Employment contracts will contain provisions relating to the termination of the contract. In addition to notice periods, these may include:
- Any date set for retirement - although you can only operate a set retirement age if you can objectively justify it. Justification of direct age discrimination must be based on 'social policy objectives', such as those related to employment policy, the labour market or vocational training. This means the aims must be of a 'public interest nature', rather than purely individual reasons particular to one employer’s situation. Read more on when an employee retires.
- Whether pay can be given in lieu of notice - read more on notice periods.
- Reference requirements - read more on providing references.
Some businesses also put restrictive covenants in the contract of employment. These are designed to prevent employees from disclosing or using confidential information, trade secrets, etc, and/or soliciting or dealing with customers during a specified period after leaving the business.
It is a good idea to take advice from a solicitor before drawing up such restrictive covenants or other clauses to ensure they will be enforceable.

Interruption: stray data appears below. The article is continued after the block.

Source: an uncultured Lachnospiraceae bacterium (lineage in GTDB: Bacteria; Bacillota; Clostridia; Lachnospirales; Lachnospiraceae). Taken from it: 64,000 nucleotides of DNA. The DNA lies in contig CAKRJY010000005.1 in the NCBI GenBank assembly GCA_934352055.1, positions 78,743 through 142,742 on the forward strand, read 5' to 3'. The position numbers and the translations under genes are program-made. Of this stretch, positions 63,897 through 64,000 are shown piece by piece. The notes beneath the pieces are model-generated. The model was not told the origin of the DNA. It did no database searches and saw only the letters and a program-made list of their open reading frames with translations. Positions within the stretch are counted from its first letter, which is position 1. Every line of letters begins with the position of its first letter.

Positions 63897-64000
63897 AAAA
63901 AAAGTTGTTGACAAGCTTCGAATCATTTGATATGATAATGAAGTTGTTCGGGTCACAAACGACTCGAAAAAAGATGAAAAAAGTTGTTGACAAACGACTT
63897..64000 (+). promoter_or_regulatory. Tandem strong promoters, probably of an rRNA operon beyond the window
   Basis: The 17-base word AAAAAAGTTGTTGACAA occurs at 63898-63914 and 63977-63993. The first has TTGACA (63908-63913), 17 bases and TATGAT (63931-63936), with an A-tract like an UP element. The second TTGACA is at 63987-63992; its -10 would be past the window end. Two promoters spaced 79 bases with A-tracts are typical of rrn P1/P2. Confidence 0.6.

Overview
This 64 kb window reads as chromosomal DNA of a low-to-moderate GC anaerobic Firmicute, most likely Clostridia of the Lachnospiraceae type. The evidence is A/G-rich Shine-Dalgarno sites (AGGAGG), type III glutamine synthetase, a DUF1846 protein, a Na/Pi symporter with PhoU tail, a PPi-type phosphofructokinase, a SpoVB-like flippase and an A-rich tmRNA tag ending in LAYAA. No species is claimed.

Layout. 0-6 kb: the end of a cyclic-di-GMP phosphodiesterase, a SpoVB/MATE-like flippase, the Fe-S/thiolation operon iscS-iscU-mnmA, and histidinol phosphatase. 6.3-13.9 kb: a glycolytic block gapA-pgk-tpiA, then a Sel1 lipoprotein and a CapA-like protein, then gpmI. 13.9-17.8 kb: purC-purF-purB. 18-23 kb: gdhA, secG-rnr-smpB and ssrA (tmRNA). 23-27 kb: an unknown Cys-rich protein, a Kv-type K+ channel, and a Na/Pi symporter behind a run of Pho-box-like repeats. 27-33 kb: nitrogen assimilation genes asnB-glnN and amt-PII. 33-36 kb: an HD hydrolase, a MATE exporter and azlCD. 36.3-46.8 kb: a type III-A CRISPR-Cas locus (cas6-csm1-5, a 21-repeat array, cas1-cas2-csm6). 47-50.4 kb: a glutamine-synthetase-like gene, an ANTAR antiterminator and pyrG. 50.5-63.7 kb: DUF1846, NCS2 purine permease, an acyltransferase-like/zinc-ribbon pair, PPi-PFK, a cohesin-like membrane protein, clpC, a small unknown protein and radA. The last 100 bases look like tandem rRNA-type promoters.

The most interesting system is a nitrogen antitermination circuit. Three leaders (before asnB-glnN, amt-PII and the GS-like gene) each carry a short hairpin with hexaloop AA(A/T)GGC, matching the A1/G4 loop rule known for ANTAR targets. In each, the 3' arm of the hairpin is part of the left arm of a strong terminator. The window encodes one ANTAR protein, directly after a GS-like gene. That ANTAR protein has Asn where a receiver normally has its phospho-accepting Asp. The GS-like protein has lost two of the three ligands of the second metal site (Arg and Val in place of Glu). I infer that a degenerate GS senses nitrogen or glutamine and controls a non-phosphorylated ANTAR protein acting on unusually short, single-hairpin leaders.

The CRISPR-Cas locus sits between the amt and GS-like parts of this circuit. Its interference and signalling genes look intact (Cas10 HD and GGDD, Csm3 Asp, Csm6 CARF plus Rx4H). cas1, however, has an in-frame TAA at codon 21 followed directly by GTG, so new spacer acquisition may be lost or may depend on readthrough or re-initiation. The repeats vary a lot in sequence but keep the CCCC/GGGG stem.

Some employers ask employees who are dismissed or who resign to work out their notice but not to come into the workplace. This is known as 'garden leave'. The employee stays on the payroll and is still employed during the period of garden leave, but is not required to attend work.
For more information on notice periods, how to issue the correct periods of notice.
If you want to be able to rely on garden leave as a means of retaining control over the employee during the notice period, it is advisable to include an express clause in the employment contract permitting this. Read more on the employment contract.
Any period of garden leave should be taken into account when you decide on the duration of restrictive covenants.